This setting lets you change the way you view articles. You can choose to have articles open in a dialog window, a new tab, or directly in the same window.
Open in Dialog
Open in New Tab
Open in same window

Journal of Economic Perspectives: Vol. 26 No. 2 (Spring 2012)

Expand

Quick Tools:

Print Article Summary
Export Citation
Sign up for Email Alerts Follow us on Twitter

Explore:

JEP - All Issues


Why Is the Teen Birth Rate in the United States So High and Why Does It Matter?

Article Citation

Kearney, Melissa S., and Phillip B. Levine. 2012. "Why Is the Teen Birth Rate in the United States So High and Why Does It Matter?" Journal of Economic Perspectives, 26(2): 141-63.

DOI: 10.1257/jep.26.2.141

Abstract

Why is the rate of teen childbearing is so unusually high in the United States as a whole, and in some U.S. states in particular? U.S. teens are two and a half times as likely to give birth as compared to teens in Canada, around four times as likely as teens in Germany or Norway, and almost ten times as likely as teens in Switzerland. A teenage girl in Mississippi is four times more likely to give birth than a teenage girl in New Hampshire—and 15 times more likely to give birth as a teen compared to a teenage girl in Switzerland. We examine teen birth rates alongside pregnancy, abortion, and "shotgun" marriage rates as well as the antecedent behaviors of sexual activity and contraceptive use. We demonstrate that variation in income inequality across U.S. states and developed countries can explain a sizable share of the geographic variation in teen childbearing. Our reading of the totality of evidence leads us to conclude that being on a low economic trajectory in life leads many teenage girls to have children while they are young and unmarried. Teen childbearing is explained by the low economic trajectory but is not an additional cause of later difficulties in life. Surprisingly, teen birth itself does not appear to have much direct economic consequence. Our view is that teen childbearing is so high in the United States because of underlying social and economic problems. It reflects a decision among a set of girls to "drop-out" of the economic mainstream; they choose nonmarital motherhood at a young age instead of investing in their own economic progress because they feel they have little chance of advancement.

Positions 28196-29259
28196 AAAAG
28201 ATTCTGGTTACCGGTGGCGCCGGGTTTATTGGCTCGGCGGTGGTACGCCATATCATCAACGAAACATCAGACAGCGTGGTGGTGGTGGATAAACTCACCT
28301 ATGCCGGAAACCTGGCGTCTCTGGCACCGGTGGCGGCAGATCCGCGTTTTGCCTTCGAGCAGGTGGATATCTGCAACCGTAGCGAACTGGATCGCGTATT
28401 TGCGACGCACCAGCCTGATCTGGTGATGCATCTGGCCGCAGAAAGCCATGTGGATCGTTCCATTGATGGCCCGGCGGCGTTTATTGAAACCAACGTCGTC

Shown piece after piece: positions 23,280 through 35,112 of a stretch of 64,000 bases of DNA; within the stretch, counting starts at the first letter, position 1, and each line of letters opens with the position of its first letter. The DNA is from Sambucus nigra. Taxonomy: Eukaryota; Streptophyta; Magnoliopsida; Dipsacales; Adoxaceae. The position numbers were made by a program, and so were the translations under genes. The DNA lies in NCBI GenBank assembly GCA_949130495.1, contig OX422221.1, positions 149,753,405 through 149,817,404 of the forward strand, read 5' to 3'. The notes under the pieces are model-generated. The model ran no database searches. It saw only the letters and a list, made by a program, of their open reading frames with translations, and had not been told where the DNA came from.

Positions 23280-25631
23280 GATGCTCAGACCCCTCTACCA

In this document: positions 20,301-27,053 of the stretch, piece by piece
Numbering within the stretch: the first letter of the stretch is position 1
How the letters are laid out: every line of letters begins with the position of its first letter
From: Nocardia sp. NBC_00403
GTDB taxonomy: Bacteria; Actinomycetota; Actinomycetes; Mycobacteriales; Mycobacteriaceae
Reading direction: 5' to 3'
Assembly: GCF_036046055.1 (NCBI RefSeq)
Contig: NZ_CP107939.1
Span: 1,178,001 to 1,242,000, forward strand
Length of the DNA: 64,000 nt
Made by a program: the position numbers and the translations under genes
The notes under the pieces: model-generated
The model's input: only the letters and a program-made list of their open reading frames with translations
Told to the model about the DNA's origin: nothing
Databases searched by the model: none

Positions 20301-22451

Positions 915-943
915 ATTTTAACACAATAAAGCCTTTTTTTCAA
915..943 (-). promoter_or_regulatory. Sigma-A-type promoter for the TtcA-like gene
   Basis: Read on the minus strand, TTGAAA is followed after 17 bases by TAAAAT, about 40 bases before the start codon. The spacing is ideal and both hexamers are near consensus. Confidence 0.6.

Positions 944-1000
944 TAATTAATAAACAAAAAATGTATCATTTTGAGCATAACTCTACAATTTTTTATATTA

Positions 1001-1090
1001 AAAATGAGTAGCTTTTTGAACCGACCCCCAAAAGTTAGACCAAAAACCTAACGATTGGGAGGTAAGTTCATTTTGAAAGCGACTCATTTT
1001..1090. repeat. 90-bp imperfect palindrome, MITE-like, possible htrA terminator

Article Full-Text Access

Full-text Article (Complimentary)

Authors

Kearney, Melissa S. (U MD)
Levine, Phillip B. (Wellesley College)

JEL Classifications

J13: Fertility; Family Planning; Child Care; Children; Youth
R23: Urban, Rural, Regional, and Transportation Economics: Regional Migration; Regional Labor Markets; Population; Neighborhood Characteristics

Comments

View Comments on This Article (0) | Login to post a comment


Journal of Economic Perspectives


Quick Tools:

Sign up for Email Alerts

Follow us on Twitter

Subscription Information
(Institutional Administrator Access)

Explore:

JEP - All Issues

Virtual Field Journals


AEA Member Login:


AEAweb | AEA Journals | Contact Us